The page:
Palace of Fine Arts
The Palace of Fine Arts in the Marina District of San Francisco, California, is a monumental structure originally constructed for the 1915 Panama-Pacific Exposition in order to exhibit works of art presented there. One of only a few surviving structures from the Exposition, it is still situated on its original site. It was rebuilt in 1965, and renovation of the lagoon, walkways, and a seismic retrofit were completed in early 2009.
In addition to hosting art exhibitions, it remains a popular attraction for tourists and locals and is a favorite location for weddings and wedding party photographs for couples throughout the San Francisco Bay Area and such an icon that a miniature replica of it was built in Disney's California Adventure in Anaheim.
Today, Australian eucalyptus trees fringe the eastern shore of the lagoon. Many forms of wildlife have made their home there including swans, ducks , geese, turtles, frogs, and raccoons.
Built around a small artificial lagoon, the Palace of Fine Arts is composed of a wide, 1,100 ft (340 m) pergola around a central rotunda situated by the water. The lagoon was intended to echo those found in classical settings in Europe, where the expanse of water provides a mirror surface to reflect the grand buildings and an undisturbed vista to appreciate them from a distance.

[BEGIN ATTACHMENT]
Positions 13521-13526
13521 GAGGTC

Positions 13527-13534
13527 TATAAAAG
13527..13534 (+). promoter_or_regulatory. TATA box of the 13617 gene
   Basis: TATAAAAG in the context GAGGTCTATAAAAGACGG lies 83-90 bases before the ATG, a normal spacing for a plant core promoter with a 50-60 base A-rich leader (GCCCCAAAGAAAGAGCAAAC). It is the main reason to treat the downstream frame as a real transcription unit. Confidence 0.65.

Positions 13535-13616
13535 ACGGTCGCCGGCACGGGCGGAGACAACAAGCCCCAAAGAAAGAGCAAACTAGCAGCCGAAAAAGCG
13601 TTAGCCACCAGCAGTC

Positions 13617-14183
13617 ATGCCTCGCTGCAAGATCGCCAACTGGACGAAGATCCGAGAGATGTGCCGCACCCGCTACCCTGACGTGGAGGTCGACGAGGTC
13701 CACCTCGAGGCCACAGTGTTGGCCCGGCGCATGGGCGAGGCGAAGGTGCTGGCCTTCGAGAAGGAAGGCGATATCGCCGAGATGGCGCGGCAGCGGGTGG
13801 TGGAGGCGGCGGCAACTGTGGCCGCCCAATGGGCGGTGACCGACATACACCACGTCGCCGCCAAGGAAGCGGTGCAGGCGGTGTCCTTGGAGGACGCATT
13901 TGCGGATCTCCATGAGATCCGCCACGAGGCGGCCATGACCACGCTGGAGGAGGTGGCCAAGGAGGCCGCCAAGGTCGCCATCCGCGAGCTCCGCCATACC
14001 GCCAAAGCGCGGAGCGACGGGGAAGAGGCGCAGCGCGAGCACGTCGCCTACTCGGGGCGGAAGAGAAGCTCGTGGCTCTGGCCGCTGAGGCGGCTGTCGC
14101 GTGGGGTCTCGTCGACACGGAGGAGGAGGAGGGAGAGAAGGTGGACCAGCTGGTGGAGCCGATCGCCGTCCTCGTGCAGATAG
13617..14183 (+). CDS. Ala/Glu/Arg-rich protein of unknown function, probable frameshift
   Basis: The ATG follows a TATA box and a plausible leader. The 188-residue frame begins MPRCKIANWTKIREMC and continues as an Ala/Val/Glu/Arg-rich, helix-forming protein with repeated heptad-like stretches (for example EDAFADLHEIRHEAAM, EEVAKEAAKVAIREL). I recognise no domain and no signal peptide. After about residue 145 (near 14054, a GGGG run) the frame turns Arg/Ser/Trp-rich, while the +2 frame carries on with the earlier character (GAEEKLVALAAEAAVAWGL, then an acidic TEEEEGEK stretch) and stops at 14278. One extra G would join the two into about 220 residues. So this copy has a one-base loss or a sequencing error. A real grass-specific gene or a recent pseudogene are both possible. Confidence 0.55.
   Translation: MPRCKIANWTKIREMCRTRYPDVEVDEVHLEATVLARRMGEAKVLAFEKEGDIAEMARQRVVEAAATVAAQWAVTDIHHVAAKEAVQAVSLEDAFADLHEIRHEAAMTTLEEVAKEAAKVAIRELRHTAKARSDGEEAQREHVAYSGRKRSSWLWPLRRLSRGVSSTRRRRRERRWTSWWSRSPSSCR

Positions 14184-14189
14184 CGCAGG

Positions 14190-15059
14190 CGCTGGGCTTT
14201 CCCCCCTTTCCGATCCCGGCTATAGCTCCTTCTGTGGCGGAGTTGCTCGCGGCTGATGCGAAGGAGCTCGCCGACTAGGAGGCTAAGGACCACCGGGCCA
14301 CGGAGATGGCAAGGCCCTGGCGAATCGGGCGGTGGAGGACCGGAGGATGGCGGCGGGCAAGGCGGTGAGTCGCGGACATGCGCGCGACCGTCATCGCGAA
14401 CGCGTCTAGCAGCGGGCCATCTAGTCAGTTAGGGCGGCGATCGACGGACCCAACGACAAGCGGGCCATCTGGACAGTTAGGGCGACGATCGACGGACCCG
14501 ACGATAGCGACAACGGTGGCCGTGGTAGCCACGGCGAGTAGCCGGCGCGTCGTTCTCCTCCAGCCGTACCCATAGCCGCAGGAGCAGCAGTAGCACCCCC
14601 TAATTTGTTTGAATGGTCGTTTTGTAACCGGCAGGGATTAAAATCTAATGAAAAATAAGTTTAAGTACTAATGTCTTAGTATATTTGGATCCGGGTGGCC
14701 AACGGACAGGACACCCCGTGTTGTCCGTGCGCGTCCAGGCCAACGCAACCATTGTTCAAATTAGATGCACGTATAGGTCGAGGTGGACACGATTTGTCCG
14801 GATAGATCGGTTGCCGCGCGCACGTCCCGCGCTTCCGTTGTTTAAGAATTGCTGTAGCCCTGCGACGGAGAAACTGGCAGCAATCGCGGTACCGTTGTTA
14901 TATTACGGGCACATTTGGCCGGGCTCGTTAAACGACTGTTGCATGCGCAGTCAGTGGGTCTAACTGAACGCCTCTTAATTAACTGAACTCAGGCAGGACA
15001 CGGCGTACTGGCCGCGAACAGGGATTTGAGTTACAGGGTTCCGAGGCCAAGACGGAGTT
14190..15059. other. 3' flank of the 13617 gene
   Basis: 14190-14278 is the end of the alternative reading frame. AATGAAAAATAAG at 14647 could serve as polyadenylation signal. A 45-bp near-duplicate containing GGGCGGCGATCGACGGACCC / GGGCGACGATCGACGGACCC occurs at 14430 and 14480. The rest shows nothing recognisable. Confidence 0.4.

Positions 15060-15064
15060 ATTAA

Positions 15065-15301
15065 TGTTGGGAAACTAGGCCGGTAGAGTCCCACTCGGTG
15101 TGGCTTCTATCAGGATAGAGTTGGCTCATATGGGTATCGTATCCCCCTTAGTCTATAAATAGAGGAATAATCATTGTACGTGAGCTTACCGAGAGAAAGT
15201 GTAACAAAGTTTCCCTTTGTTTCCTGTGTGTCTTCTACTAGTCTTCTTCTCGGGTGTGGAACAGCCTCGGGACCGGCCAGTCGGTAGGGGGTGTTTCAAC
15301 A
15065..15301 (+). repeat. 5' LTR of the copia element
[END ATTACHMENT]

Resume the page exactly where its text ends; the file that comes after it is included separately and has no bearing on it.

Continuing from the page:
Ornamentation includes Bruno Louis Zimm's three repeating panels around the entablature of the rotunda, representing "The Struggle for the Beautiful", symbolizing Greek culture. while Ulric Ellerhusen supplied the weeping women atop the colonnade and the sculptured frieze and allegorical figures representing Contemplation, Wonderment and Meditation.
The underside of the Palace rotunda's dome features eight large insets, which originally contained murals by Robert Reid. Four depicted the conception and birth of Art, "its commitment to the Earth, its progress and acceptance by the human intellect," and four the "golds" of California (poppies, citrus fruits, metallic gold, and wheat).
Other surviving buildings of the exhibition
The Palace of Fine Arts was not the only building from the exposition to survive demolition. The Japanese Tea House (not to be confused with the Japanese Tea House that remains in Golden Gate Park, which dates from an 1894 fair) was purchased in 1915 by land baron E.D. Swift and was transported by barge down the Bay to Belmont, California where it stands to this day. The Wisconsin and Virginia buildings were relocated to Marin County. The Ohio building was shipped to San Mateo County, where it survived until the 1950s. The Column of Progress stood for a decade after the close of the Exhibition, but was then demolished to accommodate traffic on Marina Boulevard. Although not built on the exhibition grounds, the only other structure from it still standing in its original location is the San Francisco Civic Auditorium, known now as the Bill Graham Civic Auditorium.
The Legion of Honor Museum, in Lincoln Park, is a full-scale replica of the French Pavilion at the 1915 Panama Pacific International Exposition, which in turn was a three-quarter-scale version of the Palais de la Légion d'Honneur also known as the Hôtel de Salm in Paris by George Applegarth and H. Guillaume. At the close of the exposition, the French government granted Alma Spreckels permission to construct a permanent replica of the French Pavilion, but World War I delayed the groundbreaking until 1921.
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